Berkeley Book Chats

The Townsend Center presents a lunchtime series celebrating the intellectual and artistic endeavors of the UC Berkeley faculty. Each Berkeley Book Chat features a faculty member engaged in conversation about a recently completed publication, performance, or recording. The series highlights the extraordinary breadth and depth of Berkeley’s academic community.

Upcoming Events

Francine Masiello
Wednesday, Sep 26, 2018 | 12:00 pm to 1:00 pm
Geballe Room, 220 Stephens Hall
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United States

Masiello explores the textual and visual representation of the senses during moments of crisis in Latin America from the early nineteenth century to the present.

Catherine Gallagher
Wednesday, Oct 3, 2018 | 12:00 pm to 1:00 pm
Geballe Room, 220 Stephens Hall
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United States

Inventing counterfactual histories — such as a Europe that never threw off Hitler, or a second term for JFK — is a common pastime of modern day historians. Gallagher probes how counterfactual history works and to what ends.

Bryan Wagner
Wednesday, Oct 17, 2018 | 12:00 pm to 1:00 pm
Geballe Room, 220 Stephens Hall
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United States

Wagner offers a fresh analysis of this deceptively simple story of a fox, a rabbit, and a doll made of tar and turpentine, tracing its history and connections to slavery, colonialism, and global trade.

Hertha Sweet Wong
Wednesday, Oct 24, 2018 | 12:00 pm to 1:00 pm
Geballe Room, 220 Stephens Hall
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United States

Wong explores the intersection of writing and visual art in the autobiographical work of Art Spiegelman, Faith Ringgold, Leslie Marmon Silko, and other American writers-artists who experiment with hybrid forms of self-narration.

Anne Nesbet
Wednesday, Nov 7, 2018 | 12:00 pm to 1:00 pm
Geballe Room, 220 Stephens Hall
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United States

Nesbet’s historical novel for younger readers takes place during World War II in Springdale, Maine. It tells the story of eleven-year-old Gusta, who is sent to live in an orphanage run by her grandmother after her labor-organizer father is forced to flee the country.

Daniel Boyarin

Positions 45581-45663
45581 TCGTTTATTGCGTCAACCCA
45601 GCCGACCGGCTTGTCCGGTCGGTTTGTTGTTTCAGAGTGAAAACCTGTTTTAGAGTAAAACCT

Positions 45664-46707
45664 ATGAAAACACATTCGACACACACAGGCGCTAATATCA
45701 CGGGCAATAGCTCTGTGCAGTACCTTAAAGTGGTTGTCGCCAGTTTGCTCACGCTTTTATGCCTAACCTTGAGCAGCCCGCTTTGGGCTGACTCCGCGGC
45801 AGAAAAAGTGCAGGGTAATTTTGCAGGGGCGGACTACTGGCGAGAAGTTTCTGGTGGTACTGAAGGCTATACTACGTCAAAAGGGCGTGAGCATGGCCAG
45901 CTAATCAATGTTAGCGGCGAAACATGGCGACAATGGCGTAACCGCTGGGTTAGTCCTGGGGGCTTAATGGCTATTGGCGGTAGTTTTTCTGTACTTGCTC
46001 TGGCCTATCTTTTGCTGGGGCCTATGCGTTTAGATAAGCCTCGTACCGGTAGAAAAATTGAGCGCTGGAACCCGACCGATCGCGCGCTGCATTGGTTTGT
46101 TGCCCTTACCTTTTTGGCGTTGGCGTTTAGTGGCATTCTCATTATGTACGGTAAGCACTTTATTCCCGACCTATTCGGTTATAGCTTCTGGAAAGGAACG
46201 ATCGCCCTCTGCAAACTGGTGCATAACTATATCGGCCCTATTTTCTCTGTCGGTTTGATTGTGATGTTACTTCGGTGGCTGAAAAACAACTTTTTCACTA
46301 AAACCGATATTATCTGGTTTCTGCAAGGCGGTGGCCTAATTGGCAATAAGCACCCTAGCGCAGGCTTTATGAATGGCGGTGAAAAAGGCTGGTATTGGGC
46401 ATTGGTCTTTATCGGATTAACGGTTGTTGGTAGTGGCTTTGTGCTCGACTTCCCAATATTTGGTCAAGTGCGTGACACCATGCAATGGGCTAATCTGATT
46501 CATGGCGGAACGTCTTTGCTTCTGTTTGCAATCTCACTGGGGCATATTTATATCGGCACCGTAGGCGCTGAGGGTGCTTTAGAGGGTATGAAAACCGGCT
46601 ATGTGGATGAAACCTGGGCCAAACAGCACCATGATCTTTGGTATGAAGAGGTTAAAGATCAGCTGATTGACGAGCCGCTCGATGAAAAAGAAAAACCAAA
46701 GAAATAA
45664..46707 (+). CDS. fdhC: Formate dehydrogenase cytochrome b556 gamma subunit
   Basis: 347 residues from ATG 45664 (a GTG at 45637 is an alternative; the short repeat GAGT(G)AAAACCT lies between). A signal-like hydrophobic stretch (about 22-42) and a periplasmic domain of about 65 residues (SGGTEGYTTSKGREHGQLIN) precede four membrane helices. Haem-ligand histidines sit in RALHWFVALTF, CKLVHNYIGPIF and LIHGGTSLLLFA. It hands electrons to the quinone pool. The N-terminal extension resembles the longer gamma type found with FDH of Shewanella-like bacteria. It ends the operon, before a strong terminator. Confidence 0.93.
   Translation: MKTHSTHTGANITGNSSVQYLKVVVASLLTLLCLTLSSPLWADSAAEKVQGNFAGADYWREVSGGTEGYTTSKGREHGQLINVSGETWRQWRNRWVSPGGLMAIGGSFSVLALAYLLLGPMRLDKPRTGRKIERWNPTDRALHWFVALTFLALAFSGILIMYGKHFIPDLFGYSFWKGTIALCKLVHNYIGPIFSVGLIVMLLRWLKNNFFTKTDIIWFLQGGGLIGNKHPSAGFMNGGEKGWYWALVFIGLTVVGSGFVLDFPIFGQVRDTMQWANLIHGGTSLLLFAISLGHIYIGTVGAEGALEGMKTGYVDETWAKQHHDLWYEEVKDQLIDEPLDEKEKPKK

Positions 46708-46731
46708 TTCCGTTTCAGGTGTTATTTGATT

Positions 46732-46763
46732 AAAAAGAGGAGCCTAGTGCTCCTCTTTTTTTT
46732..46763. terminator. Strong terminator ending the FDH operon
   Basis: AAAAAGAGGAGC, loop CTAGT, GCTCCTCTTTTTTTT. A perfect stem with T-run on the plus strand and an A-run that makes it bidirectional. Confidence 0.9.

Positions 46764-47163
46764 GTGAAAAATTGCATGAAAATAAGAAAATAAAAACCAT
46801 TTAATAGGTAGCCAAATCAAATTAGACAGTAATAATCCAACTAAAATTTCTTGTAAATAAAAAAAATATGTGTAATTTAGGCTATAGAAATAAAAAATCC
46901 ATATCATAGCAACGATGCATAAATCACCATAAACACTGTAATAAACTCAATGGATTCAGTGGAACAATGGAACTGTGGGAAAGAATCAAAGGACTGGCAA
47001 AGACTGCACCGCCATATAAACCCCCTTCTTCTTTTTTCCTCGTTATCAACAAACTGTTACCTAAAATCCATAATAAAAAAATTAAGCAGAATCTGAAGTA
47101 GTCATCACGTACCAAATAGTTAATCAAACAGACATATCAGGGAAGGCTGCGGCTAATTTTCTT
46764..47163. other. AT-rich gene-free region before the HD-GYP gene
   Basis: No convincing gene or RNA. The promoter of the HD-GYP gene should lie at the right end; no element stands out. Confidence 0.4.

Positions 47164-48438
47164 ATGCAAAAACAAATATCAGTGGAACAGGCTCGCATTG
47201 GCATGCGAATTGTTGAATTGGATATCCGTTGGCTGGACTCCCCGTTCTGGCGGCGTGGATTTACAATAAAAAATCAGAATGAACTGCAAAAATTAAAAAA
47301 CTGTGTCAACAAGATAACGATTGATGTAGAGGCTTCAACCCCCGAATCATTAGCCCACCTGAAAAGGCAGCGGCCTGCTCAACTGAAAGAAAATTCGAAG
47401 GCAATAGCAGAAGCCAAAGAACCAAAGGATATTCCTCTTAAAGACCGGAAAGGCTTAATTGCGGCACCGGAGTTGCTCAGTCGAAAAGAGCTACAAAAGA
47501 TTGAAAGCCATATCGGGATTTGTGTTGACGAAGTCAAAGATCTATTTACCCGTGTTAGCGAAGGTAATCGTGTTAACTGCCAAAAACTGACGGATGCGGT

Wednesday, Nov 14, 2018 | 12:00 pm to 1:00 pm
Geballe Room, 220 Stephens Hall
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United States

Boyarin argues that the very concept of a religion of “Judaism” is an invention of the Christian church that was adopted by Jews only with the coming of modernity and the spread of Christian languages.

Barbara Spackman
Wednesday, Dec 5, 2018 | 12:00 pm to 1:00 pm
Geballe Room, 220 Stephens Hall
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United States

Spackman’s account, which won the 2017 American Association for Italian Studies Best Book Prize, examines narratives by Italians who, through historical accident, found themselves in Ottoman Egypt and Anatolia in the late nineteenth and early twentieth centuries.

Past Events

John Ferrari
Wednesday, Apr 25, 2018 | 12:00 pm to 1:00 pm
Geballe Room, 220 Stephens Hall
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United States

Exploring the idea of "intimations" - social interactions that approach outright communication but do not quite reach it - G. R. F. (John) Ferrari offers a new framework for understanding different ways in which we communicate with each other.

Tom McEnaney
Wednesday, Apr 18, 2018 | 12:00 pm to 1:00 pm
Geballe Room, 220 Stephens Hall
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United States

In his study of the coevolution of radio and the novel in Argentina, Cuba, and the United States, McEnaney explores how novelists in the radio age transformed realism as they struggled to channel and shape popular power.

Amanda Jo Goldstein
Wednesday, Apr 11, 2018 | 12:00 pm to 1:00 pm
Geballe Room, 220 Stephens Hall
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United States

Today we do not expect poems to carry scientifically valid information — but this was not always the case. Sweet Science explores how Romantic poetry served as an important tool for scientific inquiry.